The University of New Brunswick showcases its efforts to make its campuses even more environmentally friendly with the third annual The Green Review by UNB Sustainability.
The publication highlights initiatives, projects, practices and research that departments and faculties are implementing across UNB’s Fredericton and Saint John campuses as well as surrounding communities to reduce their ecological footprints.
“The Green Review is a wonderful way for UNB to showcase the diversity of the sustainable initiatives that are contributing to making a world of difference at UNB and in our communities. Everyone was eager to share their sustainability story. Hopefully, The Green Review will inspire our students, staff, and faculty to increase their own personal commitment to sustainability,” says Barbara Nicholson, UNB’s associate vice-president of capital planning and property development.
The Green Review focuses on areas where UNB is taking action to help the planet, featuring information on food waste and sustainability, education, reducing your ecological footprint and how the community can make a difference with small changes to their daily lives.
UNB has been working on green initiatives since 1997 when it implemented an energy management program on the Fredericton campus. Since that time, UNB has saved $15.7 million with $1.9 million being saved last year alone.
“Early on, we were making moves toward a greener campus by adding gardens, recycling and adding low-flow toilets and urinals. But by 2012, we began looking more into sustainable projects and tracking the effectiveness of the projects as well as focusing on what projects would produce the best results,” says Kevin Simpson, director of facilities management at the Saint John campus.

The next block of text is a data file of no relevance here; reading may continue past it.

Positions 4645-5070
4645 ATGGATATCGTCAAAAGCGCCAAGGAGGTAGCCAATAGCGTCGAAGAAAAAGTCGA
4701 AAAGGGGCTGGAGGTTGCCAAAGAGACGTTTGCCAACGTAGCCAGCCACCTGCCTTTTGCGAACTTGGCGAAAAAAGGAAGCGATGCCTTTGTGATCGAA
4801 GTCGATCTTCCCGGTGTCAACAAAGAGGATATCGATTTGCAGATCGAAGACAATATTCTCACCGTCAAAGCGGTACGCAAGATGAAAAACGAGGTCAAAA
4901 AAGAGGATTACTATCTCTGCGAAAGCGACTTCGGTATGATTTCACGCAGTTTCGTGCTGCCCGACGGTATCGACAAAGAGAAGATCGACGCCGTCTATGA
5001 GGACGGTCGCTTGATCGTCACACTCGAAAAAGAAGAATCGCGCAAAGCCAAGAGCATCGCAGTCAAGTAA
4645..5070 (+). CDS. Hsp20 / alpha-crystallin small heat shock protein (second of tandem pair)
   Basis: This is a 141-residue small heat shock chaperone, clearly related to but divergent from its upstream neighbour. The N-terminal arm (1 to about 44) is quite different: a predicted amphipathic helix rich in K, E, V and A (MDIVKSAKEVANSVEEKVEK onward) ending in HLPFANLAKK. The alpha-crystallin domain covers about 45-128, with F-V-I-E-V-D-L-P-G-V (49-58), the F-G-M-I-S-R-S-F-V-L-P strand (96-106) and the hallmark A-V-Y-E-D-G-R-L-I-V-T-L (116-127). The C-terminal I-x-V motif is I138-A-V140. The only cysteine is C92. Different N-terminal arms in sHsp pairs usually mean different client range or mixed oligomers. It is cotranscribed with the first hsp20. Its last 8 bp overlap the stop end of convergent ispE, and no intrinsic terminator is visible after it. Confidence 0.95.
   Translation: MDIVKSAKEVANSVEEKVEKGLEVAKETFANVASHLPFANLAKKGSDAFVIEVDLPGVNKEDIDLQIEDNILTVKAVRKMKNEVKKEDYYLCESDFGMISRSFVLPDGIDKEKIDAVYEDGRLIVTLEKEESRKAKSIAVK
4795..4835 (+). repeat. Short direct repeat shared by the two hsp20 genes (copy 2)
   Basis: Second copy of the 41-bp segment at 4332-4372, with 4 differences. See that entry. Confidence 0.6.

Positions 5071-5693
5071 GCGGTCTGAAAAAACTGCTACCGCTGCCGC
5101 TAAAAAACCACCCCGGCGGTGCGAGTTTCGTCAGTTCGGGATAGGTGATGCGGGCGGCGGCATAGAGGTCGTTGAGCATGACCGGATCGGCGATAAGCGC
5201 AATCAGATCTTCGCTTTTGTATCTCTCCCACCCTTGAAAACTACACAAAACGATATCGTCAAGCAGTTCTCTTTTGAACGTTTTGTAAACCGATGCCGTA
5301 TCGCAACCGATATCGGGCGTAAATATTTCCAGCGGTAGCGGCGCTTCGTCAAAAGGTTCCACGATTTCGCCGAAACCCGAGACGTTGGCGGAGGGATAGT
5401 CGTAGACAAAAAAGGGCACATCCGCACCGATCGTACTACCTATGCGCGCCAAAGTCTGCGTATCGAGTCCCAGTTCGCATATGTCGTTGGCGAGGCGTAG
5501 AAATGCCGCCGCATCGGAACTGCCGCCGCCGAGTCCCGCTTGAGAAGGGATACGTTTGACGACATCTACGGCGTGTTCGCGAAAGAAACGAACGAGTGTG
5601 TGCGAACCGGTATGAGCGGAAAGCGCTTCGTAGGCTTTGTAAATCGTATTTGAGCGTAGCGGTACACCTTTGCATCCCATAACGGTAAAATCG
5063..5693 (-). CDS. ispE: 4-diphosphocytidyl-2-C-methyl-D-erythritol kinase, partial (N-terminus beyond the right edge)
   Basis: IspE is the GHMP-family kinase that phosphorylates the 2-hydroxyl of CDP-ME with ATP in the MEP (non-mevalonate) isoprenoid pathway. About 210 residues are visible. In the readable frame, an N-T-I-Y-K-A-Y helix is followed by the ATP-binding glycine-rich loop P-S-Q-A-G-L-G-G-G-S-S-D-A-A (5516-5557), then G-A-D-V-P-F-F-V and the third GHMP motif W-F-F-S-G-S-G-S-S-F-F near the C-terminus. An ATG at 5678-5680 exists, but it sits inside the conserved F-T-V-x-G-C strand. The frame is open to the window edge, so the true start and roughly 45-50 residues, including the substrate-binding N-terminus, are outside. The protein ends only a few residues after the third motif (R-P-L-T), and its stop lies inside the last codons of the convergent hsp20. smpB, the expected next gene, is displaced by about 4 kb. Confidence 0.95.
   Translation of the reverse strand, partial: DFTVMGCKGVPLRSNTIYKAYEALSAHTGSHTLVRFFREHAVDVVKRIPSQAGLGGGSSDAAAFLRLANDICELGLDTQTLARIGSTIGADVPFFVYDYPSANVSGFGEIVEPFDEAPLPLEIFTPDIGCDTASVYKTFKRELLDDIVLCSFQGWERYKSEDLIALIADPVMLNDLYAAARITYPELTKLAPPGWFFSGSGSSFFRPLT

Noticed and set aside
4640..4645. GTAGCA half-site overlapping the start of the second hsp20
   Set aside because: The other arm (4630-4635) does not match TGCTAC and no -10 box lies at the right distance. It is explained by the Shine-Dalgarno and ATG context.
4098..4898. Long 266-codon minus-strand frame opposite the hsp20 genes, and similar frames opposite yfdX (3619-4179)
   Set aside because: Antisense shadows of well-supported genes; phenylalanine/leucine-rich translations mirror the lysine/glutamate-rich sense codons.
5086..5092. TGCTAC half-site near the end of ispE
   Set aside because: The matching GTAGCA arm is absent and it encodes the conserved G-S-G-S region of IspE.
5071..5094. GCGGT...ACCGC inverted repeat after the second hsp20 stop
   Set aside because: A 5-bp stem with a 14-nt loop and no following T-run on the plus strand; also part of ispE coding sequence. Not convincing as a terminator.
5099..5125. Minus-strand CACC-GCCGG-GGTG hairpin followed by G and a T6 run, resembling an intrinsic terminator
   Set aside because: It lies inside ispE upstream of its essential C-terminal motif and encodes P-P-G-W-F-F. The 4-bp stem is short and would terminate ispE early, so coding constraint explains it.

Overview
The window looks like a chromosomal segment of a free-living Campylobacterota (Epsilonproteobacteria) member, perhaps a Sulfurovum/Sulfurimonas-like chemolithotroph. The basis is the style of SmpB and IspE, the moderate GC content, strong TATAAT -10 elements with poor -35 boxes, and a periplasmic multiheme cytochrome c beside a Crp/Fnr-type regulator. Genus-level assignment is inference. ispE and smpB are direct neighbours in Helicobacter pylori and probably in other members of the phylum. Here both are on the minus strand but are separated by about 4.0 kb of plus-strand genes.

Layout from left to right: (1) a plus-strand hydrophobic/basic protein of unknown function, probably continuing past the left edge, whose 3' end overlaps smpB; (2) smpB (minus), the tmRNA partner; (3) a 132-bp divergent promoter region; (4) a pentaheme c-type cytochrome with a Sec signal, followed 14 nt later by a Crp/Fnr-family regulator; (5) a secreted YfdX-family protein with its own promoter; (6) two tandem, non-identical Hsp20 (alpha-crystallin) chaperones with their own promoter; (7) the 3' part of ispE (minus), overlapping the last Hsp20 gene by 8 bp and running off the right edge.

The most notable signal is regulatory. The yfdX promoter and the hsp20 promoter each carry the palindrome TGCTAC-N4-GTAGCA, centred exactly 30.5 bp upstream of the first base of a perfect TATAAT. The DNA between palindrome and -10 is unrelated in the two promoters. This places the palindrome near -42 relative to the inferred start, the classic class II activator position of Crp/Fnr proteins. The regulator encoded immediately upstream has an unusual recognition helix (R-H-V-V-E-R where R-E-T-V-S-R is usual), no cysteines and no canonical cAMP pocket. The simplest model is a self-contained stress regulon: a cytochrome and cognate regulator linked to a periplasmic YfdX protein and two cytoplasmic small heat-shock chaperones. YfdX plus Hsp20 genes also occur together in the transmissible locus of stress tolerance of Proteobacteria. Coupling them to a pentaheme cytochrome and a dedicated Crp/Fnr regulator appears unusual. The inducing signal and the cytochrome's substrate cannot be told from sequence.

As one of the initiatives to decrease energy usage, UNB’s Saint John campus participated in an energy efficiency audit of buildings and where improvements could be made. Seventeen out of 20 buildings on the campus have had the audit completed.
The audits reveal areas, that if improved, will provide a return to the university over an eight-year period. UNB is also registering the buildings under NB Power’s Commercial Building Retrofit Program, which provides incentives for improvements made to the buildings.
This year, six buildings on the Fredericton campus have been retrofitted with LED light bulbs replacing their inefficient counterparts. Accompanying the changes, automatic sensors have been installed in low-traffic areas to shut off lights when they are not necessary. Saint John has already swapped 55 per cent of its interior lighting to LED, and all of its exterior lighting.
And all of this is just a beginning, says Jill Pelkey, acting sustainability coordinator with UNB Sustainability.
“We are in the process of creating a Climate Change Action Plan and an Institutional Sustainability Plan that will help guide the university’s path forward. The first installment of the Climate Change Action Plan will be a five-year plan, between 2019 and 2024, which will allow the university to reduce its greenhouse gas emissions even further,” says Ms. Pelkey.
In 2007, UNB set emission reduction goals that were in line with the province’s Climate Change Action Plan. But by creating its own action plan, the university is striving further.
“Through the development of UNB’s Climate Change Action Plan, the institution will set higher reaching goals in aims to achieve or exceed the newest targets established by our governments while reducing our emissions and operating more sustainably. Collaborations and alignment on climate action within our province is crucial for combatting this very serious issue,” says UNB President Dr. Eddy Campbell.
Media contact: Cody Peters